Saturday, 29 August 2009
The weather cooled this morning. Alarm set to 6 am after a late-ish last night supper with with Laci, Gabi and Linda in the garden of a newly re-opened restaurant situated in the fork of two roads. Back for watermelon and a little talk before bed. At night car alarms go off, police and ambulance chase each other down nearby main roads and I wake at 5.30 anyway. On TV Tottenham are playing Liverpool in 1995. John Barnes scores. This is not a dream. The alarm does go off at 6am. We rise, shower, breakfast and pack what's left to pack, then tidy the flat. At 7 am we cross the hall to share a coffee with Laci and Gabi. The advance copy of The Burning of the Books and Other Poems, we have discovered, has a double blank page in it between the contents page and the first poem. C and I fill it, she with a drawing and I with a poem. We give it to them. Then the airport shuttle service arrives and the farewells.
The bus heads first into the Castle District to pick up a young Japanese couple. We cross Erzsébet híd (Elizabeth Bridge) with my favourite view of the Danube, looking towards Parliament and Margit híd (Margaret Bridge), a view I always find heartbreakingly beautiful. The main road to the airport is blocked by a three-car crash, says the radio, so we take an alternative road, Üllöi út, lined with plain single-storey buildings and a tramline along which we see no tram moving. We arrive at the airport, Ferihegy 1. There I continue to read Adam LeBor's thriller, finishing it on the plane, which has a bumpy ascent and a bumpy descent through cloud in both cases. The luggage belt take twenty minutes to start moving. Taxi drives us through back lanes to Hitchin. I forget how beautiful, green, and gently undulating Hertfordshire is. We have lunch at C's mother's where we left the car. Her forgetfulness is quite marked now.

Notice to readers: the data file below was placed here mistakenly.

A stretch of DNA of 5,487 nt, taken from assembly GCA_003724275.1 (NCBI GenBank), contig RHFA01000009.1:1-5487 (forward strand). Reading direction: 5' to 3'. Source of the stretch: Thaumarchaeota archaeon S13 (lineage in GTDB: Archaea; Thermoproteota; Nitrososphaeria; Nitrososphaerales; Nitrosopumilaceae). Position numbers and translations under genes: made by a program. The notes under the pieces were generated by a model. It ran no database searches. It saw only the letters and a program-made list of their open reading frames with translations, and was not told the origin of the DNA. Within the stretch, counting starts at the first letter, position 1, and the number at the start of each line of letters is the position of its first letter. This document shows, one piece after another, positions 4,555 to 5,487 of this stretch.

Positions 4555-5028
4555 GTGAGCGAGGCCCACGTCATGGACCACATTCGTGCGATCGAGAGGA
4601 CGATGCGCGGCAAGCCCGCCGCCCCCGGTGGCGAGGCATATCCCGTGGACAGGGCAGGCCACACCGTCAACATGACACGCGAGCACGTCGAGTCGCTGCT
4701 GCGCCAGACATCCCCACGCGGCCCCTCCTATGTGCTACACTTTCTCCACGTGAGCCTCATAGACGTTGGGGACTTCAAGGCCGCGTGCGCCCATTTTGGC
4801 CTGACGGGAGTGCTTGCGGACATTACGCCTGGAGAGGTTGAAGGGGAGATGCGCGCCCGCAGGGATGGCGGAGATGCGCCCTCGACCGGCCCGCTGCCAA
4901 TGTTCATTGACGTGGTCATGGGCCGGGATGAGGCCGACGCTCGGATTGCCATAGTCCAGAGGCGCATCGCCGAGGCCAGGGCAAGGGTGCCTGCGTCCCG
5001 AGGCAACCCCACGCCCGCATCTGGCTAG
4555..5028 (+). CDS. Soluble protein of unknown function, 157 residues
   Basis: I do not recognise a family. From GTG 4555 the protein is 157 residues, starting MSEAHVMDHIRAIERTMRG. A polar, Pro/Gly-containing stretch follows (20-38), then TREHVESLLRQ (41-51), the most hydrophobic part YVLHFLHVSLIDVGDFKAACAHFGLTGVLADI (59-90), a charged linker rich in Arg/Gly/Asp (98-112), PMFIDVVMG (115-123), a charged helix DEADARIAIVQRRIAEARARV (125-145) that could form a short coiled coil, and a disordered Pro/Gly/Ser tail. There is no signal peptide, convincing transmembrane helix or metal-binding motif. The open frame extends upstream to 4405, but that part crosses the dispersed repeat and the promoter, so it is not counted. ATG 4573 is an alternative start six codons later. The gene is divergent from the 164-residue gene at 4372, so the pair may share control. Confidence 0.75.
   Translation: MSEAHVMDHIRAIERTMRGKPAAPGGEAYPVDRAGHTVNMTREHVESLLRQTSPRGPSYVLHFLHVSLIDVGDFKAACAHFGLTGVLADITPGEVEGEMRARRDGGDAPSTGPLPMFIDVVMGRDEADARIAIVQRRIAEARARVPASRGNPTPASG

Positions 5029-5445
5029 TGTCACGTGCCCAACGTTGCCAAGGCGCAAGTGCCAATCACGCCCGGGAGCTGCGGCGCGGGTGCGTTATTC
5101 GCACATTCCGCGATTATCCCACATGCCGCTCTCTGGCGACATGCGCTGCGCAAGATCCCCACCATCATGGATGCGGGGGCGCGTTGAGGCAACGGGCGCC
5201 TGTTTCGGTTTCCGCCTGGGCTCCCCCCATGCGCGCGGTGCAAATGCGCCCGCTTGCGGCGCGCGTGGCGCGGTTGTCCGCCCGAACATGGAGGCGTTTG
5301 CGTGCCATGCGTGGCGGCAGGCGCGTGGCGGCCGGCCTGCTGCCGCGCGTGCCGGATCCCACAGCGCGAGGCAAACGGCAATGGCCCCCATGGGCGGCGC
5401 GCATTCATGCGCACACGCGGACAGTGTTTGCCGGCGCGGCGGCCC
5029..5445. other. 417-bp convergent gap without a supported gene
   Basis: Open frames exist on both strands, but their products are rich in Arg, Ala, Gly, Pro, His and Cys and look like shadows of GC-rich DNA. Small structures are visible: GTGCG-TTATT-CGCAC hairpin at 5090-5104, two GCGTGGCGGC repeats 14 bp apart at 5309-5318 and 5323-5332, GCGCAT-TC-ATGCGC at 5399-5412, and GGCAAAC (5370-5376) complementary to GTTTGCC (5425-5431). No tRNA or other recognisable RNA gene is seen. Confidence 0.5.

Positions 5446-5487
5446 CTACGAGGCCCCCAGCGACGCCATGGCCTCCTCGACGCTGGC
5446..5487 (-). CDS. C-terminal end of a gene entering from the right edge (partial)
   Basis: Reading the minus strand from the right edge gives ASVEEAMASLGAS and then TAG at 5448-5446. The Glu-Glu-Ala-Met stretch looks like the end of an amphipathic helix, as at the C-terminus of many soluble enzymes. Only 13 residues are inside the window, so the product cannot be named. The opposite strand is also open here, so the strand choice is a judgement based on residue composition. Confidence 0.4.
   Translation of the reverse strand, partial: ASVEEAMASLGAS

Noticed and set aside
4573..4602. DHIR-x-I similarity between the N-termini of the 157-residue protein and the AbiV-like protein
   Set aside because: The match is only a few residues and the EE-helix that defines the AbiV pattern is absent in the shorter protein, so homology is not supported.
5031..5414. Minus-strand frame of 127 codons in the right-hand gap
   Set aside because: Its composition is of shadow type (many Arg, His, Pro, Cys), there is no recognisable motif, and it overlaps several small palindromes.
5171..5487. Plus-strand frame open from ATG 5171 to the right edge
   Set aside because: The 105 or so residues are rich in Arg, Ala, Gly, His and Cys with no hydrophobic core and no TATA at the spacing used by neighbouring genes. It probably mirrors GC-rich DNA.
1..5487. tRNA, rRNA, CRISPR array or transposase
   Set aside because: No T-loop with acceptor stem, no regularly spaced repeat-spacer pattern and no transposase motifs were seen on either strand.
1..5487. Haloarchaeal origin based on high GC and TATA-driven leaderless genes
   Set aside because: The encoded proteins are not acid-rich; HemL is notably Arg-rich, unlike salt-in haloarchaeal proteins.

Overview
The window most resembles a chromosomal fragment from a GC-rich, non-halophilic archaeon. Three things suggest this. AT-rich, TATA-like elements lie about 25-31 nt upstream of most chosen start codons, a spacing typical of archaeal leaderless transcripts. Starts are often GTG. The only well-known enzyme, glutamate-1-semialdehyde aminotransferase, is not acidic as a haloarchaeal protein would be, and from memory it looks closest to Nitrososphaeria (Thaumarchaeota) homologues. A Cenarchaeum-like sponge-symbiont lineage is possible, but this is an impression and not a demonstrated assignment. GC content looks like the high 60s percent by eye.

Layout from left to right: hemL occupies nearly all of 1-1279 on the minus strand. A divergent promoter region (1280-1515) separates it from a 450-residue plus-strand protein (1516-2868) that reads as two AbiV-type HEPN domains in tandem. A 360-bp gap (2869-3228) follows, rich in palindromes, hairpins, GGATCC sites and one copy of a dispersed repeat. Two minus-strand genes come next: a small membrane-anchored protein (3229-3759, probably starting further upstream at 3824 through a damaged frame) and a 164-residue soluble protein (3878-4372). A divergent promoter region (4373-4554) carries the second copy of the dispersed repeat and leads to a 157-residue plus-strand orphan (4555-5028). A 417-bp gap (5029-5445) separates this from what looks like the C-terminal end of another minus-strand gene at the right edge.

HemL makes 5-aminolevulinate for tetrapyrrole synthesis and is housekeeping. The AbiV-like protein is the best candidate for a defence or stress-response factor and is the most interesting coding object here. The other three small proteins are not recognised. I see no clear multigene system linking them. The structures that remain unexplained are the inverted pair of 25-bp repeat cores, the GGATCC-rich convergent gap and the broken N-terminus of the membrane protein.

Impressions of Hungary in political terms? Worrying, brutal, the country swerving far right rather quickly. Adam's novel explores this rightward swing in terms of a conspiracy thriller. The thriller part is fine - I don't read thrillers on the whole - but the political landscape he draws holds me right through.
Political landscape is an important aspect of the book's, any book's, reality-sense. It's always the reality-sense which grabs me. I am not primarily a great fan of plot and character. I take them in my stride, but consider them chiefly as the necessary, and necessarily artificial, means of shaping the reality-sense, the sense that tells me life is strange yet parallel. Truth to tell I generally finish up not caring what happens to the central characters as such. It is the world I want to understand not them. But since the world necessarily involves the imagination and cannot be understood without it, fiction, and therefore plot and character, are necessary. Reality-sense is not detached from the quality of writing, of course. The two are indivorcible.
It was Pound who said that technique was the test of a man's sincerity. I don't think he meant slickness, or effectiveness in terms of rhetoric. I think he meant a proper tension in the way language passes through a writer's nerves.
Well, Hungary works through my nerves and at the moment it chiefly makes me twitch. It feels as though it is at an important and dangerous stage in its development.